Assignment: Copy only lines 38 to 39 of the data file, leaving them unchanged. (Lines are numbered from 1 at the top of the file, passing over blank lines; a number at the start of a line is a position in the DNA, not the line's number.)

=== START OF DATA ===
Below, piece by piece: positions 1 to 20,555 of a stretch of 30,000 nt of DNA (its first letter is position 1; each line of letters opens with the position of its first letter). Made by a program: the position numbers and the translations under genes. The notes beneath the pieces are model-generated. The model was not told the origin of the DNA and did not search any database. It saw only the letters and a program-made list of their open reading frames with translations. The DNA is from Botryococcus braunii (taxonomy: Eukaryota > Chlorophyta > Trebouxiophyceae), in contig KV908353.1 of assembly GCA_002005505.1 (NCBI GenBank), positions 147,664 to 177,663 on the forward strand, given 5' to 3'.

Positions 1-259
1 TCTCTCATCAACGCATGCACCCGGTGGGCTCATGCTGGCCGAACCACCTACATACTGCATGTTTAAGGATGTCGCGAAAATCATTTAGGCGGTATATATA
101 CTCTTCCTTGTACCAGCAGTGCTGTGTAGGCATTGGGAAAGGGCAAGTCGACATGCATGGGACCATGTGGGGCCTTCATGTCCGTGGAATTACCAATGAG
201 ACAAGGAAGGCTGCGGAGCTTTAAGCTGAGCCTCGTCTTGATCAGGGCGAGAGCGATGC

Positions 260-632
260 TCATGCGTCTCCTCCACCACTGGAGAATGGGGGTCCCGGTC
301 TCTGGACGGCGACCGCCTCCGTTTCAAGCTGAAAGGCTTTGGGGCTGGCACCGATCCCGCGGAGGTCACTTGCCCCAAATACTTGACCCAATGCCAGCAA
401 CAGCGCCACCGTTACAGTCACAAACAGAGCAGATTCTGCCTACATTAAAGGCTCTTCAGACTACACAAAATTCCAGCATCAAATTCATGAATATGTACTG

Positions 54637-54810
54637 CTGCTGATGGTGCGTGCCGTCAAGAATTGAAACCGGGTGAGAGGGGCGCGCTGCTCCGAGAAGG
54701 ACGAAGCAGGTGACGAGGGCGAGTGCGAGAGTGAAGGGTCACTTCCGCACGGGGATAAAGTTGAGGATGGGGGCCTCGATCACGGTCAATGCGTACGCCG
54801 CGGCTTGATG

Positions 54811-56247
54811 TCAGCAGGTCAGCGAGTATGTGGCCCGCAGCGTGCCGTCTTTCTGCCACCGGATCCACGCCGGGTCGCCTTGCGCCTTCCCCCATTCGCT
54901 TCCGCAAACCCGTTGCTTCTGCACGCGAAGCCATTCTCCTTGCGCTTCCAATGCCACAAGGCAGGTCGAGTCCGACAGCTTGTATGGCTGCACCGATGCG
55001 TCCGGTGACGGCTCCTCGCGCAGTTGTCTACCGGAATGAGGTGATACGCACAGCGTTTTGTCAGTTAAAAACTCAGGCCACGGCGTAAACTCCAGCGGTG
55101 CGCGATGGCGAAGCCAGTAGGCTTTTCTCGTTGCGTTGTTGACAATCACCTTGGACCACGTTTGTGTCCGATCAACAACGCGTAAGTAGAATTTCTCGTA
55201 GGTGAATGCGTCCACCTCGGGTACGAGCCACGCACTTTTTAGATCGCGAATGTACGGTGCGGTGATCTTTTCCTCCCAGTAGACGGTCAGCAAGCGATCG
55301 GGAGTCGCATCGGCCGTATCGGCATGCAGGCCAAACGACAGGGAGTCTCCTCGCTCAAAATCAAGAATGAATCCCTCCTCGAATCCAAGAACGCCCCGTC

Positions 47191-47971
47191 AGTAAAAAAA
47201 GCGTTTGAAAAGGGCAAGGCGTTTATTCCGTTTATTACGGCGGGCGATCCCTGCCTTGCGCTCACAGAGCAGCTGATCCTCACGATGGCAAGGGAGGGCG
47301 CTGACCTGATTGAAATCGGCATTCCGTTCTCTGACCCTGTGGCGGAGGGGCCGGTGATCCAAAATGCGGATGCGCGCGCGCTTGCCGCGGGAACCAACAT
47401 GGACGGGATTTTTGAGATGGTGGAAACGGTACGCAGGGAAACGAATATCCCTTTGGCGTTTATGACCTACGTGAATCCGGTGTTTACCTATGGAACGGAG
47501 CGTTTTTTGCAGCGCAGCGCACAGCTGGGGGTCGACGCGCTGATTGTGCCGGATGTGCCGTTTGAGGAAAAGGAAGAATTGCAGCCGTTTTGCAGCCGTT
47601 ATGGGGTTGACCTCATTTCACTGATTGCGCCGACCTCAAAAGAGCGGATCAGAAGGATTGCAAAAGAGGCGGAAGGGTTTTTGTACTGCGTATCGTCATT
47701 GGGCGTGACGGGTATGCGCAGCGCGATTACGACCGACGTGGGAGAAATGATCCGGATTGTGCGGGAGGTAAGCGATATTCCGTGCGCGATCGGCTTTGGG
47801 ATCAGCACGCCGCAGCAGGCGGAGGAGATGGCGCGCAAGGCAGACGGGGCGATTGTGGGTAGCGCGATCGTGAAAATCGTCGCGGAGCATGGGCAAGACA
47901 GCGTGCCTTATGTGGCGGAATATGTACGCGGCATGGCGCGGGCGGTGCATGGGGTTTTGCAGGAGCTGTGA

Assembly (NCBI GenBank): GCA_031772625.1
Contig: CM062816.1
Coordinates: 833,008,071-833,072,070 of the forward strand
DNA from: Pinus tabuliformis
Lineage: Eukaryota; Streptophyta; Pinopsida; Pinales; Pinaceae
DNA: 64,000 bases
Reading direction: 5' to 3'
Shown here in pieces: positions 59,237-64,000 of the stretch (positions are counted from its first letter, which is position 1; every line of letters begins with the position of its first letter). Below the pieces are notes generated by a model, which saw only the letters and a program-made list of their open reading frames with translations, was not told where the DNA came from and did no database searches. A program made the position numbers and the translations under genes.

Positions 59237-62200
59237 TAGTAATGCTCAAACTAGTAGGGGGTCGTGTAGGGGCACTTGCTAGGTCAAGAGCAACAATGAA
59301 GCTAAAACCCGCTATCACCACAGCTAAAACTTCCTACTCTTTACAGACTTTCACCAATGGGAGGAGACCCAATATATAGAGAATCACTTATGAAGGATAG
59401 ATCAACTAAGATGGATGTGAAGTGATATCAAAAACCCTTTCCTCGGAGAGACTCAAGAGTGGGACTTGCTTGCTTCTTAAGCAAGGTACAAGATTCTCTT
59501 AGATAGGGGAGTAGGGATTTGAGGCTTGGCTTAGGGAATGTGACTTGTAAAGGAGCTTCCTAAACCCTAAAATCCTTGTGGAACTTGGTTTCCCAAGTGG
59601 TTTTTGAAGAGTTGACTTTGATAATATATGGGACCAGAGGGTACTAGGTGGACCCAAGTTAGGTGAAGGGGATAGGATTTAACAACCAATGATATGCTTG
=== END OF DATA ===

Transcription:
Shown here in pieces: positions 59,237-64,000 of the stretch (positions are counted from its first letter, which is position 1; every line of letters begins with the position of its first letter). Below the pieces are notes generated by a model, which saw only the letters and a program-made list of their open reading frames with translations, was not told where the DNA came from and did no database searches. A program made the position numbers and the translations under genes.

Positions 59237-62200